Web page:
The reviews of The Secret Life Of Bees have been mixed, swinging between quiet acclaim and charges of sentimentality amidst much eye-rolling and honey-based punning. A whiff of American schmaltz and my custom is to affix peg to nose and walk on by at conspicuous pace; although I don’t have much faith in most critics, I would have been inclined to weight the saccharine accusations with more cred and steer clear of this one. Happily, I scored a free ticket to the Perth preview. Happily, because this bribe overrode my mush detector system and cleared a way through the cynicism – this is a little gem of a movie.
A couple of days after I attended the local premiere, those two old crocs of cinema critique, Margaret Pomeranz and David Stratton, reviewed this movie on their ABC TV show At The Movies. More on their findings in a moment, but here we come to an aside.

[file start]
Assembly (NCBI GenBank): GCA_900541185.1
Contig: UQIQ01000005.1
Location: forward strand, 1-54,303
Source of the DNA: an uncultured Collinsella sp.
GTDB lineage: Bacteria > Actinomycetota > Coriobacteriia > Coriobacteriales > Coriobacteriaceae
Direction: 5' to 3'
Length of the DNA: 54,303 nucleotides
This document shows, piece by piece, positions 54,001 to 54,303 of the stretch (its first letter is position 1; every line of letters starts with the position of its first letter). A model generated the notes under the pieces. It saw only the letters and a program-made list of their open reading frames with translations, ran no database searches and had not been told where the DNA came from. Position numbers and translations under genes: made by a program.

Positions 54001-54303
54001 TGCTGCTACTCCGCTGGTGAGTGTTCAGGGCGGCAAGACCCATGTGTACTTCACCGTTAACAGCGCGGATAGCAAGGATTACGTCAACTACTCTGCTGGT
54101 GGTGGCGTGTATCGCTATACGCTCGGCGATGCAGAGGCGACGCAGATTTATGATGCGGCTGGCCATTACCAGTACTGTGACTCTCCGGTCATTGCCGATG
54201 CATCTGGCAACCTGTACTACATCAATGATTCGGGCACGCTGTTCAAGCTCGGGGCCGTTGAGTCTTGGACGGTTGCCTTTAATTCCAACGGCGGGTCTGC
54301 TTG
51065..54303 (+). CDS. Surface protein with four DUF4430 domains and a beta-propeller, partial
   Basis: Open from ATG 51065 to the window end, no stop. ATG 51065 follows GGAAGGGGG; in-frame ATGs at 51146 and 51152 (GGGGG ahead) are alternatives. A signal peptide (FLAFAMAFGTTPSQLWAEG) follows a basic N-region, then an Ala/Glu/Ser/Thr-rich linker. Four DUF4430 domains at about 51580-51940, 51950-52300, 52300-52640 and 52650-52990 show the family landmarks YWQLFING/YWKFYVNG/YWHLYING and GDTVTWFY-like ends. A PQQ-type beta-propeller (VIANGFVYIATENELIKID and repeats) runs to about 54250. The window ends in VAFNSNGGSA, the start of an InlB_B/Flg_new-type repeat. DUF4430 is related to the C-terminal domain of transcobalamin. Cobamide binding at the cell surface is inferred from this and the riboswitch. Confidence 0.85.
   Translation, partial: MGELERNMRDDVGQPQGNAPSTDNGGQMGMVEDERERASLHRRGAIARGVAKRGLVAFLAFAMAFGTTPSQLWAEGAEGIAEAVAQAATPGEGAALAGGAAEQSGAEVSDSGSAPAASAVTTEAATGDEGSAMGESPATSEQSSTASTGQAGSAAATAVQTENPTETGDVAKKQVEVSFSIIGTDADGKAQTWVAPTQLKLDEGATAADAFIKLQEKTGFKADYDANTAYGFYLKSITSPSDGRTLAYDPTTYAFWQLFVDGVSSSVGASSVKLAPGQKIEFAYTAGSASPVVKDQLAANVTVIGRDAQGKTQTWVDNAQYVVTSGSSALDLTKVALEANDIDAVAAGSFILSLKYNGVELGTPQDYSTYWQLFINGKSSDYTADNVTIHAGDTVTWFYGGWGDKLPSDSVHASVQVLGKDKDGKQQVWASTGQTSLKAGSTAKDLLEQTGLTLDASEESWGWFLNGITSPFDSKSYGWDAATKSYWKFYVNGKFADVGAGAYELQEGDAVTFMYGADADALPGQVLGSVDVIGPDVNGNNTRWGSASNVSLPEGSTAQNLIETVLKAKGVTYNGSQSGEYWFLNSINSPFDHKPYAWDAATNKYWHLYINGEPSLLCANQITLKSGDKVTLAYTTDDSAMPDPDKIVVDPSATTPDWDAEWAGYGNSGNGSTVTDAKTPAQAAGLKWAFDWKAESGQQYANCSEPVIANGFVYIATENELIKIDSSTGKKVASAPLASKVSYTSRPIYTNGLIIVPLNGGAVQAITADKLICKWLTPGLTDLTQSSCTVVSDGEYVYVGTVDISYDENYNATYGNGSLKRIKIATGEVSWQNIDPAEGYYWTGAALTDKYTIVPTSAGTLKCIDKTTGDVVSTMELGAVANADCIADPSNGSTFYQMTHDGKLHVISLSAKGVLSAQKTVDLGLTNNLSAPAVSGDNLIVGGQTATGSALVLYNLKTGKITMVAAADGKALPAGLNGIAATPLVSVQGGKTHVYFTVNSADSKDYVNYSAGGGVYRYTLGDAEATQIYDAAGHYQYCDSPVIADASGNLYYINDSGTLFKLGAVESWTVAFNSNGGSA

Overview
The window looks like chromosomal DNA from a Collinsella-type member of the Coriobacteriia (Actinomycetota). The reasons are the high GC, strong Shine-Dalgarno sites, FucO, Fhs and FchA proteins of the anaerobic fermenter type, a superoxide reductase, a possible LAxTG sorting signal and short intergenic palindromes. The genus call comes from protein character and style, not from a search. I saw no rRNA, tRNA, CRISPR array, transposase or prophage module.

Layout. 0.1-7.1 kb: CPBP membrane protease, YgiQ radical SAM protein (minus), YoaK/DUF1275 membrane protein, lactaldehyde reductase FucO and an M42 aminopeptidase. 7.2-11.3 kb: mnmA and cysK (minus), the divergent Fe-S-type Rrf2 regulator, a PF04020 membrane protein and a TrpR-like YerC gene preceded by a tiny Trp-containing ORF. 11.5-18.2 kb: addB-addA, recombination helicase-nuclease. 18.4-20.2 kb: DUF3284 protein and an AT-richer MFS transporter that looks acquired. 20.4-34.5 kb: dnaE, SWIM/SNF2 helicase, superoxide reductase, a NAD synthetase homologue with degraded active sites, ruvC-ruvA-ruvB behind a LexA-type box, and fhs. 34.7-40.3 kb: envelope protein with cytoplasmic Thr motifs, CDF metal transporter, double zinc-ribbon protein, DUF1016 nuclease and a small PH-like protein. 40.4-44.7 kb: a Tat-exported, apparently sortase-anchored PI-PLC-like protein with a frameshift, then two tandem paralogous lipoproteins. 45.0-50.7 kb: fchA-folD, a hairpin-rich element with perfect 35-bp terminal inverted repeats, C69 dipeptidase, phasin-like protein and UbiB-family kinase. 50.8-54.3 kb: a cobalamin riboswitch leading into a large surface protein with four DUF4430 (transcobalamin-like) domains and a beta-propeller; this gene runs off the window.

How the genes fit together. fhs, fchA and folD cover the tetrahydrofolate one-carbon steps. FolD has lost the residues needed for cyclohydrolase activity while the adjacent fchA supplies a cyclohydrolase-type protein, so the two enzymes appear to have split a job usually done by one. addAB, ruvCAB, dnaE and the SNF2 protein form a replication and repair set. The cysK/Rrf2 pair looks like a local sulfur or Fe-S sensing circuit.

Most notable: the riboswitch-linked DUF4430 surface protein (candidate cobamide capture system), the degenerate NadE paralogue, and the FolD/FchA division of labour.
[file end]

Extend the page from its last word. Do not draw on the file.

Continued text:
Once upon a long time ago, I was a compulsive movie goer, attending a minimum of 3 per week for a couple of years. Pomeranz and Stratton were already well entrenched as Australia’s most-watched movie reviewers way back then (surely, it’s past time to retire them!?), and like many others, I tuned in regularly. Often, they pissed me off with reviews that I felt were way off the mark. Stratton’s opinions, particularly, conflicted with mine almost as a matter of course. The last straw was his rave review of the Australian film Father. As I sat there in the Lumiere Cinema (now long gone) wincing at line after terribly written line of that dire movie, I felt angry that I’d assigned his opinion the slightest credibility. The only film I’ve ever walked out of is Greenaway’s tedious Prospero’s Books (I detest Greenaway), but I came damned close to exiting Father that evening. When the dreary thing had dragged its way to the credit roll, I resolved never again to bother watching Pomeranz or Stratton for guidance.